I was given a colouring-in pattern book for Christmas with mandala designs. It was a pleasant surprise, as I had not done any colouring since I was at school.
I found it quite absorbing, being able to pay attention for long periods without any distractions. Some of the patterns are intricate and require a lot of concentration. Creating the coloured patterns was satisfying and relaxing.
When it was finished I was able to stand back and reflect on what makes it so pleasing. Such simple colouring is in itself is a mindful practice. We are truly in the moment while doing it, not being drawn to think of the past or any concerns for the future
Mandalas as Aids to Meditation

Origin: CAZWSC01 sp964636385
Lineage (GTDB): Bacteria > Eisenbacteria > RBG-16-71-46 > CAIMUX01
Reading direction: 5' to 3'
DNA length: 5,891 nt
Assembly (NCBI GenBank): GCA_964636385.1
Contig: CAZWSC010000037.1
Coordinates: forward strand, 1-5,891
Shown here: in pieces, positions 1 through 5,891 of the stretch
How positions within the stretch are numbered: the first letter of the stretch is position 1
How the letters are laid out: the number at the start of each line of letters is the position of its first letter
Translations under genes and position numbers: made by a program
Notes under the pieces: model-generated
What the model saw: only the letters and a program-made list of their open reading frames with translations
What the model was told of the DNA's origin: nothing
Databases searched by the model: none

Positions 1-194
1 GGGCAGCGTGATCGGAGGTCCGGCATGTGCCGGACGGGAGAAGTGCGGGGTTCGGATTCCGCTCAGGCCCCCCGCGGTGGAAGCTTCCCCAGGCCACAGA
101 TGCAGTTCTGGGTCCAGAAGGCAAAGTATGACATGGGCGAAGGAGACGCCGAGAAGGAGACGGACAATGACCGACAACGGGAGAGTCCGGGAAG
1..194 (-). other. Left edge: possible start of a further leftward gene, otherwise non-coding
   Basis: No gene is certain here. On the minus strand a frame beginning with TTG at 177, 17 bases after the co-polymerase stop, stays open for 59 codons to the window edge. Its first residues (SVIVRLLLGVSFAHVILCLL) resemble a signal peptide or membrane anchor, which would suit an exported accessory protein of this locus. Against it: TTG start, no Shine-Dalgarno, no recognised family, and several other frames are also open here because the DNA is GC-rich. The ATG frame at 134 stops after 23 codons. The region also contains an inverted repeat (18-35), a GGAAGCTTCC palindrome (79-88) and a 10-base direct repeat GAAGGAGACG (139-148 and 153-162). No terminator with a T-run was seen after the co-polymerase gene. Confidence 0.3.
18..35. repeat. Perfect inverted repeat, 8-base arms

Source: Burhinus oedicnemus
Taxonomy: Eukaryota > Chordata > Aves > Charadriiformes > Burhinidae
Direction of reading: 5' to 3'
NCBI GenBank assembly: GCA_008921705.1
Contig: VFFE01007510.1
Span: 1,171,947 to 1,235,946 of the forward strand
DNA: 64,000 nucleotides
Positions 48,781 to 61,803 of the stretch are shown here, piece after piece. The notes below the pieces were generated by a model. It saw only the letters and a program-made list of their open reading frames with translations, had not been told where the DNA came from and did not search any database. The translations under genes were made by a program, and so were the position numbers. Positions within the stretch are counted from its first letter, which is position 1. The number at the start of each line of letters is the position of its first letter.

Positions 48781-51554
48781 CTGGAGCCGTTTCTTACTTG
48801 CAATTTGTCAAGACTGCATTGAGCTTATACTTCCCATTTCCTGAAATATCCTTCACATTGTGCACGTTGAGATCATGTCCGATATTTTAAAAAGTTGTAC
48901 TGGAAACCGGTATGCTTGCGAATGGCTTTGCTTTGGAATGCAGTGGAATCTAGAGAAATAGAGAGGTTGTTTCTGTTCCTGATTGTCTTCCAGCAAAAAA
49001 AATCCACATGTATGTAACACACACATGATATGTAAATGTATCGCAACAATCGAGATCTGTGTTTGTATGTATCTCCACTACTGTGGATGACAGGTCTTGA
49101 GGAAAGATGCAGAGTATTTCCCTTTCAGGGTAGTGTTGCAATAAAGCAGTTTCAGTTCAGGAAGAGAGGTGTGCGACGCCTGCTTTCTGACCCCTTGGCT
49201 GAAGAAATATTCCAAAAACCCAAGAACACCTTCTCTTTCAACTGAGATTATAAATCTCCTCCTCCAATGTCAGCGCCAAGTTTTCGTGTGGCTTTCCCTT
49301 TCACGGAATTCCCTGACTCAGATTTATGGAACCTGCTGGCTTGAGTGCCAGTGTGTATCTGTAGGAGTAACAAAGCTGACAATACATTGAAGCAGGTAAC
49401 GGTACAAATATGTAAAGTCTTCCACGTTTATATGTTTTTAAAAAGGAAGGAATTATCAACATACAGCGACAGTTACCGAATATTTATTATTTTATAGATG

Mandalas are intricate coloured geometric patterns within a circle, symbolically they represent the cosmos. In various spiritual traditions, mandala pictures are used as an aid to meditation. The stained glass circular windows found in churches are a type of mandala.
While sitting in silence one focuses solely on the mandala. You can study the detail, or just absorb the general patterns. By holding the picture at the centre of your attention it helps you stay present.
Some Tibetan monks create mandalas as a group using different coloured sand. It may take days to complete while they work together in silence. These creations are quite intricate and beautiful. Once finished the monks ritualistically destroy it. For them this final action represents the transient nature of life.
Focusing our Attention
Artists, professional and amateur, can work with an intensity of concentration and creativity for long periods when painting, drawing or working with sculpture. Daily activities such as cooking, washing and ironing are a time when we can be quiet and focus our attention. Each one can be a mindful and meditation practice.